Thursday, 20 March 2014

White Cliffs near Dover – with the Ramblers Mar 2014

One of the walks I really wanted to do was over the N.Downs along the coast.

The Maidstone Ramblers led such a walk last week and having driven down to Folkestone, met up to take the train to start at Dover. After the initial climb out from the station to the outskirts of Dover, we passed the 1804 Drop Redoubt, built as a defence again the impending Napoleonic invasion and reinforced in the 1850's.
Interestingly, the gun directions also face inland. The commandos were secretly here in WW2, in order to blow up Dover harbour in the event of an invasion.

Looking at one corner of the massive pentagon of defences – earth covered against mortars

A hazy view across to Dover Castle

A view west over the A20, towards the coastal path rising above the cliff top allotments

A view east back towards Dover, looking down on the rail track that runs under the cliffs

The A20 -the main route to/from the ferries to Europe

The cliff top path sometimes perilously close to the edge – here is a 'fresh' cliff fall as seen by the bright chalk face

Setting off west along the N.Downs way along the cliff top

Looking back – with the line of ventilation shafts for the railway that runs under the cliffs

World War 2 defence bunker – looking out to the Channel
Another WW2 defensive structure – what is it? Answer at the end of the post

Yellow gorse. A sign of spring arriving on what was a lovely day!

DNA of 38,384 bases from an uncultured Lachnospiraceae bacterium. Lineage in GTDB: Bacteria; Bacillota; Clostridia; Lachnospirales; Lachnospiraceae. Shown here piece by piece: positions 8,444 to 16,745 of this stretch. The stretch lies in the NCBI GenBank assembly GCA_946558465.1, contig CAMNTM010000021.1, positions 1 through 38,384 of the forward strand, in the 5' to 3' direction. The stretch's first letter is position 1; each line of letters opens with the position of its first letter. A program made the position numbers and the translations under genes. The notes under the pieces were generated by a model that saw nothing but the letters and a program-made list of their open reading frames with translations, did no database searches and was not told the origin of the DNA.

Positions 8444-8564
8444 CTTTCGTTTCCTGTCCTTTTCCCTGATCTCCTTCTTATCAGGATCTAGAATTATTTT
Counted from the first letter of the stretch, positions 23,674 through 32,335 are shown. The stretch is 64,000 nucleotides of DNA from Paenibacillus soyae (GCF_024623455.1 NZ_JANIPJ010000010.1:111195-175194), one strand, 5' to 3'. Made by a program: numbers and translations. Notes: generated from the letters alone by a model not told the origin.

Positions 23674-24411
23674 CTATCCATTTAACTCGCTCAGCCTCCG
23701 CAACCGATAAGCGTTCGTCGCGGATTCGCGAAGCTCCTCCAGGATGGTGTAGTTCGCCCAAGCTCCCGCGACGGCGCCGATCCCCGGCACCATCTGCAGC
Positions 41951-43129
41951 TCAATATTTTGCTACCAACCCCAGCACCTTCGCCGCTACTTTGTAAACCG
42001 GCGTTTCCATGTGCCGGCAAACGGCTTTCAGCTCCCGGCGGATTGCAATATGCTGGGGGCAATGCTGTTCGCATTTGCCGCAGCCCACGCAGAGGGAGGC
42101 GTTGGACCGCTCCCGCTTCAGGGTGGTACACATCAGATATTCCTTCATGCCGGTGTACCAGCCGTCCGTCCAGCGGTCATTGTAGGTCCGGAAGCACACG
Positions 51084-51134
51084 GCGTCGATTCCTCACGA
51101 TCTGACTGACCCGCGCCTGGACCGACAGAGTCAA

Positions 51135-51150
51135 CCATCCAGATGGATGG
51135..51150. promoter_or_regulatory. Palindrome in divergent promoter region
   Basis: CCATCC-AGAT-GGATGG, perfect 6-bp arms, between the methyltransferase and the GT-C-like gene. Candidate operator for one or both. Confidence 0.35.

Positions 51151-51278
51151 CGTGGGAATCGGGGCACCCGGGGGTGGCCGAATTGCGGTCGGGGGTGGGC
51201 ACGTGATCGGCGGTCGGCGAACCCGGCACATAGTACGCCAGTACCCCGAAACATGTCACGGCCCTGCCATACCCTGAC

Looking at the erosion of the softer chalk cliffs

The (almost) white cliffs of Dover

Further along the N.Downs Way, we came across a Memorial to the Battle of Britain.

It was an evocative area to remind us of the bravery and sacrifice given by the men and women of the RAF to defend our shores in the gravest period of WW2.

Reminders of our past
Supermarine Spitfire Mk1 (Replica) R6775 XT-J

A Martello Tower – on the eastern edge of the Folkestone – built around 1805 as a defensive chain of towers to rebuff the expected Napoleonic invasion

We finished our walk back to Folkestone Station and the car. This took us through the older town streets, where I spotted a sign of my patron saint! A great way to finish! 
St.Anthony of Padua
Answer to Question above: This concrete dish-shaped structure was one of number built prior to World War 2 and the invention of radar. The concrete acoustic mirror was an early warning devices with the aim of detecting incoming enemy aircraft by the sound of their engines.

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